Bitcoin attracts more attention from regulators worried about fraud
Regulators are signaling they want more control over a larger cryptocurrency universe that has pushed Wall Street business further without the investor and consumer protections that apply to traditional securities and financial services.
The catch: No regulator inspects crypto exchanges or brokers, unlike securities and derivatives markets. Regulators only step in when they believe U.S. law applies to a particular cryptocurrency or transaction, depending on how the asset was sold or traded.
Once an original asset that required browsing special exchanges to buy, cryptocurrencies can now be easily purchased on the mobile apps of PayPal Holdings Inc., Square Inc.’s Cash app, and Robinhood Markets Inc.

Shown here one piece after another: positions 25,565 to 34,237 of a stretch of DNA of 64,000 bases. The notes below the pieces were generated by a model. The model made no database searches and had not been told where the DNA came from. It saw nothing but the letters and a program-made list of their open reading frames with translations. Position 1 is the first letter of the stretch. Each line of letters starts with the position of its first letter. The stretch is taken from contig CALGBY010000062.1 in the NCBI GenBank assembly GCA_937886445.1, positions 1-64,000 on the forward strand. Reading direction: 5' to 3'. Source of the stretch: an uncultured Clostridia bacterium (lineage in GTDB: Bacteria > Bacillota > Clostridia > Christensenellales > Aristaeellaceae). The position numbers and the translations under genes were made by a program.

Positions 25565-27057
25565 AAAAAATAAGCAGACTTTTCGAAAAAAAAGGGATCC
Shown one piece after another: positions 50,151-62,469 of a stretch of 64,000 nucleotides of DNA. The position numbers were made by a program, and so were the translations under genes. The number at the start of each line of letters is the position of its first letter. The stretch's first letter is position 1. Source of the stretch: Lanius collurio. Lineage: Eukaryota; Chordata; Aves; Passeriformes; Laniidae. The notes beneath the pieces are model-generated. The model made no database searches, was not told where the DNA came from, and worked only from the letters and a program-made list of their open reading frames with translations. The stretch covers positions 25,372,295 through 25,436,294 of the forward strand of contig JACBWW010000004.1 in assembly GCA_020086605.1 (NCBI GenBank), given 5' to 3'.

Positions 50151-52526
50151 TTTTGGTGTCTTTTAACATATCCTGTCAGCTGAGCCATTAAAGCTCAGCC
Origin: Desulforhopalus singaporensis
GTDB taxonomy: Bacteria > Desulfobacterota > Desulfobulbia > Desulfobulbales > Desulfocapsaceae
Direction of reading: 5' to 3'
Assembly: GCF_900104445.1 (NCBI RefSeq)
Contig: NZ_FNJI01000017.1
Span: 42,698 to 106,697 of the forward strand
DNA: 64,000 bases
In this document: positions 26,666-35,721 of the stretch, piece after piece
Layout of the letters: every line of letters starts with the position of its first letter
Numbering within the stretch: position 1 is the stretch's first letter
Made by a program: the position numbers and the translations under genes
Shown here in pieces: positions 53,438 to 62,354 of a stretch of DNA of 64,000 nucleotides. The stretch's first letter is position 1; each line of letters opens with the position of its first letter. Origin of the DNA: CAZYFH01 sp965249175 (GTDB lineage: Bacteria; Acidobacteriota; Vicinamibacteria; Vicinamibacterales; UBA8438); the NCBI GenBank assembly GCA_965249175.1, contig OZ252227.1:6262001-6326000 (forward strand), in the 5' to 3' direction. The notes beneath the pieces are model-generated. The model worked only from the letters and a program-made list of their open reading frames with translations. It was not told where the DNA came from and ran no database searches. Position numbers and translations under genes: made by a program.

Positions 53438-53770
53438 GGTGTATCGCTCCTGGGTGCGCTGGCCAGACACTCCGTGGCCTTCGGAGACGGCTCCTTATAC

“A lot of money is invested in it, there is a lot of trading and uses seem to be growing,” said Dan Berkovitz, commissioner at the Commodity Futures Trading Commission. “I see a concern as to whether we have a developing shadow financial system, and that should be a question for all regulators.”
Securities and Exchange Commission chairman Gary Gensler told House lawmakers that investor protection rules should apply to crypto exchanges, similar to those that cover stocks and derivatives. Regulated exchanges are required by law to have rules that prevent fraud and promote fairness. But crypto exchanges do not face such a standard, Gensler said at the Piper Sandler Global Exchange and FinTech conference last month.